Politics & Security
Putin's Russia Conducts Missile Drills in the Sea of Japan
A week after Prime Minister Kishida demanded Russia pull its forces out of Ukraine, Russia's Navy fired rockets capable of destroying a ship near Japan.
The Sea of Japan - already menaced by North Korea - has now been used for target practice by Russia.
The Russian defense ministry said that on Tuesday March 28 its Pacific Fleet fired two Moskit cruise missiles at a "mock enemy sea target," which was struck by a direct hit.
The P-270 Moskit missile is a medium-range supersonic cruise missile of Soviet origin. It is capable of destroying a ship within a range of up to 120 km (75 miles), according to Reuters.
United Support for Ukraine
Prime Minister Fumio Kishida was informed of the Russian naval action, which took place just a week after he visited Ukraine to show solidarity with President Volodymyr Zelenskyy.
The message he carried with him on that trip was not just from Japan but from all the Group of Seven (G7) nations. "We are united in our support," he said.
Mr Kishida called the Russian invasion of Ukraine "an outrageous act which violates the international order." He also demanded that Russia immediately and unconditionally withdraw all its forces from Ukraine.
Speaking in the wake of the Russian naval action in the Sea of Japan, Foreign Minister Yoshimasa Hayashi said the government will remain vigilant against Moscow's military operations.
"As Russia's invasion of Ukraine continues, Russian forces are also becoming more active in the Far East, including Japan's vicinities," Mr Hayashi told reporters in Tokyo.
The aggressive action by the Russian military suggests that Japan is now in the perilous position of facing simultaneous threats from Russia, North Korea and China.
Until fairly recently, Japan had nevertheless hoped to maintain a cordial relationship with Russia. Former Prime Minister Shinzo Abe held frequent meetings with Vladimir Putin. In them, they discussed Japanese investment in Russia's Far East and the possibility that the Kuril islands - known in Japan as the Northern Territories - could one day be returned.
There was hope that a "peace treaty" could be reached, resolving the historical anomaly that Russia and Japan never signed an armistice to formally end their World War Two hostilities.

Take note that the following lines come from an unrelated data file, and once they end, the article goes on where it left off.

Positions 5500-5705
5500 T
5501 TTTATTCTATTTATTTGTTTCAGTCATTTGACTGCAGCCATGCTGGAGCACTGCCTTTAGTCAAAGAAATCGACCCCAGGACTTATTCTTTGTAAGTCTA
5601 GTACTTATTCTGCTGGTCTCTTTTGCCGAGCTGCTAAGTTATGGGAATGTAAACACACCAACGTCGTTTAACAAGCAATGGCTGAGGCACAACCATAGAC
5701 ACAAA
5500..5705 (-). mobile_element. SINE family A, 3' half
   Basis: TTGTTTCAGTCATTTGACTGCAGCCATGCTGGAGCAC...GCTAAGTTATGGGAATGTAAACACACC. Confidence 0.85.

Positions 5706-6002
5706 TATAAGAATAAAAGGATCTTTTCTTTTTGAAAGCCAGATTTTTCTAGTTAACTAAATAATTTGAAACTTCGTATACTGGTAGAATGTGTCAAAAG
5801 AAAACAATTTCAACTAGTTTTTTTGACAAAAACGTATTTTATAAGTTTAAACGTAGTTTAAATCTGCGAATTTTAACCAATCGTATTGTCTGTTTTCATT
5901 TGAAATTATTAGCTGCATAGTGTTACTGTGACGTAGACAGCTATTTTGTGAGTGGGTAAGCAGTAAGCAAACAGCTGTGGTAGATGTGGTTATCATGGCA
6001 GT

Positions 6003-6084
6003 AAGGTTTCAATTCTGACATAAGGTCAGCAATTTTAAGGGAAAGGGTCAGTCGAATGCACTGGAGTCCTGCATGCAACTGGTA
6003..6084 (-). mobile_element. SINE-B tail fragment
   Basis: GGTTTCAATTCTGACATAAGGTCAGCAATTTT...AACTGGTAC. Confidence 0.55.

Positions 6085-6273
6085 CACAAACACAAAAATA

Discussions on that issue were broken off by the Russians after Japan supported the United States and other democracies in imposing sanctions on Moscow following the invasion of Ukraine.
The other factor which has also profoundly altered the security landscape around Japan is the alarmingly close relationship between Russia and China.
At their recent meeting in Moscow, Xi Jinping and Vladimir Putin showed that they are joined in the "most consequential undeclared alliance in the world" according to Harvard Professor, Graham Allison.
Professor Allison also described Putin’s war on Ukraine as "a colossal strategic blunder." That has not only revived and strengthened NATO but has also emboldened democracies in the Indo-Pacific region, including Japan.
Japan’s strong stance against Russian aggression in Ukraine appears to be the reason Russia flew two bomber planes, capable of carrying nuclear weapons, over the Sea of Japan a week before it fired its missiles at a target resembling a ship.
Russia’s military activity around Japan - including on the islands to the North of Hokkaido - were one of the reasons the cabinet voted to significantly increase the defense budget in December 2022.
For Prime Minister Kishida, the other area of mounting concern is the threat of the use of nuclear weapons by Russia.
In mid-March, following his meeting with Xi Jinping, Vladimir Putin announced that Russia would station tactical nuclear weapons in a neighboring country, Belarus.
NATO described the move as "dangerous and irresponsible." And the Ukrainian foreign ministry further demanded an emergency meeting of the UN Security Council to respond to what it calls Russia’s "nuclear blackmail."
Mr Kishida, moreover, has made it clear the use of a nuclear weapon by Russia would be considered an "act of hostility against humanity."
"Russia's act of threatening the use of nuclear weapons is a serious threat to the peace and security of the international community and absolutely unacceptable," Mr Kishida said in a speech in Australia in October 2022.
It is a message he is likely to repeat in May, when he hosts leaders from the G7 leaders in Hiroshima. President Volodymyr Zelenskyy has accepted an invitation to take part in the meeting via video link.
The leaders of the United States, the United Kingdom, France, Germany, Italy, Canada and the European Union will also be there. And South Korea’s president, Yoon Suk-yeol also is expected to attend as an observer.
- Missiles Galore: Are Current Security Mechanisms Enough to Safeguard Japan?
- China, Russia Intensify Naval Operations Around Japanese Archipelago
- Message from Hiroshima to G7 Leaders: We Must All Strive for a World without Nuclear Weapons
By Duncan Bartlett, Diplomatic Correspondent
Duncan Bartlett is the Diplomatic Correspondent for JAPAN Forward and a Research Associate at the SOAS China Institute. You can read his other articles and essays here.
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